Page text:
Time to Exercise Your Prayer Life
About fifteen years ago my husband and I started praying together out loud during our morning walks–to save time, to energize our bodies, to revitalize our spirits, and to enjoy some intimate moments before going off to work. And quite honestly, it was a great way to take care of two important things at once–exercise and prayer! There were no books on the topic that I knew of, and I had not heard of anyone who combined praying and walking (except cloistered nuns or monks, perhaps). In recent years, however, prayer walks have become something of a phenomenon.
Author Janet McHenry made it the focus of two of her books: PrayerWalk and Daily PrayerWalk. Recently I had the opportunity to speak with Janet about this growing trend–especially among women.
“How do you define prayerwalking?” I asked.
“Prayerwalking is praying for whatever God puts within your eyesight. Steve Hawthorne, another writer on prayerwalking says it’s praying ‘on site with insight.’ And I agree–you trust God to help you see the needs as you walk, and then pray accordingly.”
Janet said she has experienced some profound results–physically and spiritually–as a result of her own prayerwalks. “I lost weight and dress sizes,” she said. Aches and pains in her joints vanished, and she noticed more energy throughout her day.
“The depression that clouded most of my adult life has disappeared, and fears that prevented me from boldly stepping out and doing God’s will no longer control me. I feel whole–in fact, my entire countenance has changed,” she added, smiling as she spoke.
Janet is as aware as anyone of how precious time is. “I work full-time as a high school English teacher, have four active, involved kids, and write and speak,” she said.
“What we need, however, is a new orientation as we’re deciding to seek a deeper relationship with God. I now intentionally decide to live my day around the time I spend with Him, instead of the other way around.”
To accomplish this, Janet walks an hour each weekday beginning at 5 a.m. and to make that happen she’s let go of many things that were in the way–such as regular night meetings, lengthy phone conversations, internet time and television (which she has not watched for over 20 years)!
Janet said that meeting her “Personal Trainer each morning is more important than any of that.” She claims that if we don’t communicate with the Creator, how can we expect to convince others of His importance to us.
I asked Janet about the benefits of prayerwalking with a partner–a spouse, for example, or a friend or one’s child. “There are definite plusses to walking with someone else,” she said. “A partner provides accountability, companionship, safety, and additional insight and agreement as you pray together.”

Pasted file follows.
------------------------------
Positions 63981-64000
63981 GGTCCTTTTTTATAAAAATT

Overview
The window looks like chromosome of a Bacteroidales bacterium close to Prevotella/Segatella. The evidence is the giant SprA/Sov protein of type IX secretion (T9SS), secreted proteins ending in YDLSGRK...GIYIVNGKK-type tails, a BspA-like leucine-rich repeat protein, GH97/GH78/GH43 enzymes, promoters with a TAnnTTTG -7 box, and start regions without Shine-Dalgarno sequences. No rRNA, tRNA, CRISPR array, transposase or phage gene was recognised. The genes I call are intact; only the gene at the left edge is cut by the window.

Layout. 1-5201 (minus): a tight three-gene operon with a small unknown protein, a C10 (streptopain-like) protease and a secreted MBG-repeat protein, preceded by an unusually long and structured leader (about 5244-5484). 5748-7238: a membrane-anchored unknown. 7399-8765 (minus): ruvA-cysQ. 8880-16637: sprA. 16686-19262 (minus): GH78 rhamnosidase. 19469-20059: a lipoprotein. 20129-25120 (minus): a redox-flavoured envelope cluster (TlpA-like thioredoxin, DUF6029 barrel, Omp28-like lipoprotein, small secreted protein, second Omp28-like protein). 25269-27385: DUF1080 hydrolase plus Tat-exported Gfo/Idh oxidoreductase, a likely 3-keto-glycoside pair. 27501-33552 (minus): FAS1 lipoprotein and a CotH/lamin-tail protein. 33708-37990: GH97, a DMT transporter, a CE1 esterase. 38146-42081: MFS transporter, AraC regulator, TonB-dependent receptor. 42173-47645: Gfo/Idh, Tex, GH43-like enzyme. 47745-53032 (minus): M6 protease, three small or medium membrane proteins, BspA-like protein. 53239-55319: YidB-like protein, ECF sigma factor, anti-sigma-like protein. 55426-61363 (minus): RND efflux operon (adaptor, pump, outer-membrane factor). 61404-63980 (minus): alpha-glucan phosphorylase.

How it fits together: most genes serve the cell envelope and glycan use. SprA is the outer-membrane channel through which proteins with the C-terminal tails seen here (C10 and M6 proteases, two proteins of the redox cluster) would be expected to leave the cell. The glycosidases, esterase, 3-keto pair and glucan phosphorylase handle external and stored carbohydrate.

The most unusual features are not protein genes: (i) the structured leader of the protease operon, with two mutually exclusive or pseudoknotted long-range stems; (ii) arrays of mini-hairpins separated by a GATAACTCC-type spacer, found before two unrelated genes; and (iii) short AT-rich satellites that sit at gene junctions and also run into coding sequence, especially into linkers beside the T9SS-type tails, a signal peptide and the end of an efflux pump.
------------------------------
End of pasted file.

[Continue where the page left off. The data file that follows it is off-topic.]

For example, on Mondays, Janet walks with her teacher-friend, Pam, around the schools in their community.
“I also know women who prayerwalk with their husbands,” Janet added, “and I think that’d be wonderful. My husband, however, is a rancher and the last thing he needs is more exercise in his physically demanding day.”
Janet said she prays silently when walking alone and both out loud and silently when she has a partner. And how does she handle distractions such as running into a friend or noticing her mind wandering. “When I started prayerwalking,” she said, “distractions drove me nuts. Then I realized they’re a reason for prayer!” So now she gives those concerns to the Lord and leaves the results to Him.
Janet does not keep a literal or mental prayer list anymore, although certainly it’s fine to do so. “I walk and trust that God will direct my sight to the needs in my community.
“Since I’ve been prayerwalking, I’ve begun to understand what it means to “pray without ceasing” as Paul teaches us to do (1 Thessalonians 5:17, NASB). Once you get the vision that you’re to pray for whatever you see, wherever you are, your day becomes a stream of prayer,” she added.
“Instead of rolling your eyes in the grocery checkout line when a toddler starts fussing, you pray for the young mother and her child. Instead of getting defensive when a coworker criticizes you, you ask God to show you how to pray for that person. It’s a whole new outlook on life when you realize that wherever you are, whether you’re prayerwalking or not, God has given you the privilege and the opportunity to intercede for someone else.”
Janet readily admits that the benefits she’s received and the results she’s seen “are just drops in a shower of answered prayers in my town. The incidence of drug use has dramatically lowered. Blight is disappearing. Marriages are healed and many have come to Christ with dramatic life changes. It’s those answers to prayer that keep me getting up and putting on my walking shoes.”
John 11:41 motivates Janet and can be a source of encouragement to you if you decide to take up prayerwalking. “Father, I thank you that you have heard me” (NIV). Pray expectantly. God cares and will hear and answer your prayers. Janet invites you to contact her through her website for more information or to share your experiences of prayerwalking.